As an avid Saturday Night Live (SNL) watcher, the news that comedian Melissa Villaseñor was holding a virtual show for UR thrilled me. The fourth out of five performances in a series hosted by Looped, the free student event was a live Q&A (moderated by Madison from East Tennessee State University and Victoria from Wilkes University) sprinkled with a few surprises.

The UR community was treated to an hour of fun last Wednesday, Feb. 24. Villaseñor kicked off the evening by describing the inner workings of SNL and walking the audience through a typical week in her shoes. She revealed that on Mondays, each cast member receives the opportunity to pitch a sketch idea to that week’s host, which serves the purpose of both calming the host’s nerves and getting brain juices flowing for the upcoming episode. 

Hearing Villaseñor speak helped me enter into the behind-the-scenes world of SNL and learn more about the humans behind the amusing characters that grace my TV screen for an hour and a half every week. I arrived at the conclusion that Villaseñor and I are not all that different from each other — we both admire Nick Jonas (according to Villaseñor, “He’s really buff.”), we both focus on what brings us joy,and we both keep things simple. Her pre-show ritual demonstrates this — use the restroom, apply Aquaphor to avoid chapped lips, drink water, and do a happy dance in her chair. 

Villaseñor’s down-to-earth personality was evidence that she doesn’t let fame rob her of her humanity. When speaking about her enjoyment of doing voiceover work in recording booths, Villaseñor said, “You don’t have to doll up […] I’m not saying I go in there looking like a slob […] but you can eat a cookie in there.” Villaseñor’s warm and bubbly personality made her feel more like a friend than an authority figure. She kept the conversation lighthearted by joking about her cat, Ella, playing (and pooping) in the background, and by discussing her lack of talent in the past and growth to her current skill level.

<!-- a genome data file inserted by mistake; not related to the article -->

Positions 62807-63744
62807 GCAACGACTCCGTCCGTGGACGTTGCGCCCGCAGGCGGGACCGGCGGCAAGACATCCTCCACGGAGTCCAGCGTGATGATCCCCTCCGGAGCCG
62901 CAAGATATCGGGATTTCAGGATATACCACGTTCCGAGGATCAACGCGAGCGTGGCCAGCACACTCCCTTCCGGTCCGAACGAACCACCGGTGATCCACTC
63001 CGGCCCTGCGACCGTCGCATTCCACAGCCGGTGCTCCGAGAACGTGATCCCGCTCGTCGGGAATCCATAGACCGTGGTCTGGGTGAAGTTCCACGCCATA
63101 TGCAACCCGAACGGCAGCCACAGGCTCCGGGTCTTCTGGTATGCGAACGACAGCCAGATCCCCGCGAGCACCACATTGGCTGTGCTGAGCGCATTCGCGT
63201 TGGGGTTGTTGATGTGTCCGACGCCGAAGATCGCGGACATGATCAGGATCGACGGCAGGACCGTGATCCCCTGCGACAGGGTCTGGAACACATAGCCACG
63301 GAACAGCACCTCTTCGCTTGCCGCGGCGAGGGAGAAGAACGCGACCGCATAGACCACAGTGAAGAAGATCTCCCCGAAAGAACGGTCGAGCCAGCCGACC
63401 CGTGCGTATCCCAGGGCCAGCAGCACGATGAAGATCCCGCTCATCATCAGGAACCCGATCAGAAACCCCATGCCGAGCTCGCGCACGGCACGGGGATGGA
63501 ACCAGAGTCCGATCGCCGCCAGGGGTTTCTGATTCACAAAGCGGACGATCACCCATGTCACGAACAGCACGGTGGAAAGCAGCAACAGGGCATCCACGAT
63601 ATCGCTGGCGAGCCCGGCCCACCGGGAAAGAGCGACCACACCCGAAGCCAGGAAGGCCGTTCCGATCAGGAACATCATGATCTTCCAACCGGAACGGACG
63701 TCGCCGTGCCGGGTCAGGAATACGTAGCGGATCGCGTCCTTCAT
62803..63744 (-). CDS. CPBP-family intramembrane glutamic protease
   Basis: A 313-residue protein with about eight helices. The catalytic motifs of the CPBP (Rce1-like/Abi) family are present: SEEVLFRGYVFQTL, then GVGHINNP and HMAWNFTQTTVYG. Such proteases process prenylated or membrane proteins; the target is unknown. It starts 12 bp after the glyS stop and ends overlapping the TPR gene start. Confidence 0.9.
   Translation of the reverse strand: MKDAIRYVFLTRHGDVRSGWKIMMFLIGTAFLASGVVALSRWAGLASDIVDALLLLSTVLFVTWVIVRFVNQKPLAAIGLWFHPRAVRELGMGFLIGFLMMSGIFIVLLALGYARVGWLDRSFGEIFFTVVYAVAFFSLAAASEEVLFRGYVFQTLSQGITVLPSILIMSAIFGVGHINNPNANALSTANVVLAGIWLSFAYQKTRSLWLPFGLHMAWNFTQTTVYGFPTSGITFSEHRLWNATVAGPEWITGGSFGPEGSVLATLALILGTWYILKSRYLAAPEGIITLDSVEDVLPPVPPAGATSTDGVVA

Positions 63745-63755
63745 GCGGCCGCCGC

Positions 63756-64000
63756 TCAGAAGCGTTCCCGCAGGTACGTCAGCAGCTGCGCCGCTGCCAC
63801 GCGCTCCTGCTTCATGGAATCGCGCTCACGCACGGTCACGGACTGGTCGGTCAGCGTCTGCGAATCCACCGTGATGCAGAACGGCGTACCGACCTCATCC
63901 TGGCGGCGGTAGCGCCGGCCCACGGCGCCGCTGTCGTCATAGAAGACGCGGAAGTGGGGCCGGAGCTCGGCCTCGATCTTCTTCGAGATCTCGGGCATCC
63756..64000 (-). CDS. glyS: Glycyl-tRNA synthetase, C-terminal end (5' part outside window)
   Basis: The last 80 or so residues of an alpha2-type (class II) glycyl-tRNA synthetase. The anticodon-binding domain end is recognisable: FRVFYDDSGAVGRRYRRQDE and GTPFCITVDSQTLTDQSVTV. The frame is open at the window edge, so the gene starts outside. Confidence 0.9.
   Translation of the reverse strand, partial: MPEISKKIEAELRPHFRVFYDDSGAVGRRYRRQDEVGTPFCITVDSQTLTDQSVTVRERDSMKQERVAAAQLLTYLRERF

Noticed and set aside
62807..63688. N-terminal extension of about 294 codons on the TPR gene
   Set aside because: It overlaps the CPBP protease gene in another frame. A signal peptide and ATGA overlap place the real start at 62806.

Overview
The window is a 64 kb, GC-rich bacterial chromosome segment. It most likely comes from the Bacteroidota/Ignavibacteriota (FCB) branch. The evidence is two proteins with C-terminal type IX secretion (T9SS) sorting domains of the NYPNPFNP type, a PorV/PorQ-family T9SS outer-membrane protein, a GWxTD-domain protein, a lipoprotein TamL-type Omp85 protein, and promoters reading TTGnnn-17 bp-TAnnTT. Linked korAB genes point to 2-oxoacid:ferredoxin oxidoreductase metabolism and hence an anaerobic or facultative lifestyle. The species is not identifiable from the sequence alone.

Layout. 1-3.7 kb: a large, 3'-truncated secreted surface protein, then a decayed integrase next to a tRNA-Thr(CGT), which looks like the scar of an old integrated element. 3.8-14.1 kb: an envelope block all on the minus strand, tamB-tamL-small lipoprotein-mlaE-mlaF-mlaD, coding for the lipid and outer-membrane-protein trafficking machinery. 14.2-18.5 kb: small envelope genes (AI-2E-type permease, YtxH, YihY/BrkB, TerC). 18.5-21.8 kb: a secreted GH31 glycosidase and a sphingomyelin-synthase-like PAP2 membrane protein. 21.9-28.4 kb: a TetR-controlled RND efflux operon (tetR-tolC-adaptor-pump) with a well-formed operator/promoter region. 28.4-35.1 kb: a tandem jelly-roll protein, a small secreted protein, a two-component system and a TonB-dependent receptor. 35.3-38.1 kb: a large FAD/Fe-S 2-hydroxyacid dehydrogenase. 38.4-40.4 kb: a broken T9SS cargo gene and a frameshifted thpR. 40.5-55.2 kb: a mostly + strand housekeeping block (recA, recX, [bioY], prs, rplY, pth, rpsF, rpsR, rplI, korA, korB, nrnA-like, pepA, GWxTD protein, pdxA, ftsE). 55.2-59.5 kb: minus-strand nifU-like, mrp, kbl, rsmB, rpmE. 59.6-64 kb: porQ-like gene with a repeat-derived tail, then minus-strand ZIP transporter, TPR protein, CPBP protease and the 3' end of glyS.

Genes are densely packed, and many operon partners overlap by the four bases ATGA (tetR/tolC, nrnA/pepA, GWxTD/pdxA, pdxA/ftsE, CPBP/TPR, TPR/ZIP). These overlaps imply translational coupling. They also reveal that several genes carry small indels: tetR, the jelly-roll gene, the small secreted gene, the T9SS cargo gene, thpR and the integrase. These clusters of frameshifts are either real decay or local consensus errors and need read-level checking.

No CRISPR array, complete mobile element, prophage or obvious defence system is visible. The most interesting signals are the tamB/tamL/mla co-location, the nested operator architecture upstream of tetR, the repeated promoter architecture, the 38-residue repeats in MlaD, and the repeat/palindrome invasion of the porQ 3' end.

Throughout the night, viewers were treated to some of Villaseñor’s signature impressions: Dolly Parton, Björk, Lily Tomlin, Gwen Stefani, Christina Aguilera, Pokémon’s Ash Ketchum, and Owen Wilson, the last of which is her personal favorite. The accuracy of these bits was impressive; a student who initially could not remember who Lily Tomlin was recalled the actress upon hearing Villaseñor’s voice alone. 

Though advertised by Looped as a “LIVE humorous Q&A,” Villaseñor didn’t hesitate to take on a more serious tone when she was offering advice to the students about their own journeys, both comedy-related and not. Answering a question about her dream projects, she said, “I’m a firm believer in affirmations, asking out loud, closing your eyes and imagining it happening…that’s real stuff.” She personally pictured herself on SNL and manifested that dream into a reality, recommending that students do the same with our goals. 

Villaseñor is currently working on a book and will soon be hosting the Independent Spirit Awards. She also hopes to someday receive enough vocal training to sing the National Anthem at a Los Angeles Dodgers game, Super Bowl, or Presidential Inauguration.

Observing such a casual conversation with a major household name humanized success and made it appear more attainable, and the event offered a welcome break from studying, constituting an escape into the world of comedy for an hour. Villaseñor concluded the evening with the parody she wrote of Jennifer Lopez’s song “Waiting for Tonight”: “Waiting Fart Tonight,” which nicely summed up the tone of the evening: light, funny, relatable, and filled with heart.


Dinner for Peace was an unconventional way of protesting for Palestine

The dinner showcased aspects of Palestinian culture. It was a unique way of protesting against the genocide, against the Israeli occupation, against the university’s involvement with the genocide.

Recording shows University statement inaccurate about Gaza encampment meeting

The Campus Times obtained a recording of the April 24 meeting between Gaza solidarity encampment protesters and administrators. A look inside the discussions.

A reality in fiction: the problem of representation

Oftentimes, rather than embracing femininity as part of who they are, these characters only retain traditionally masculine traits.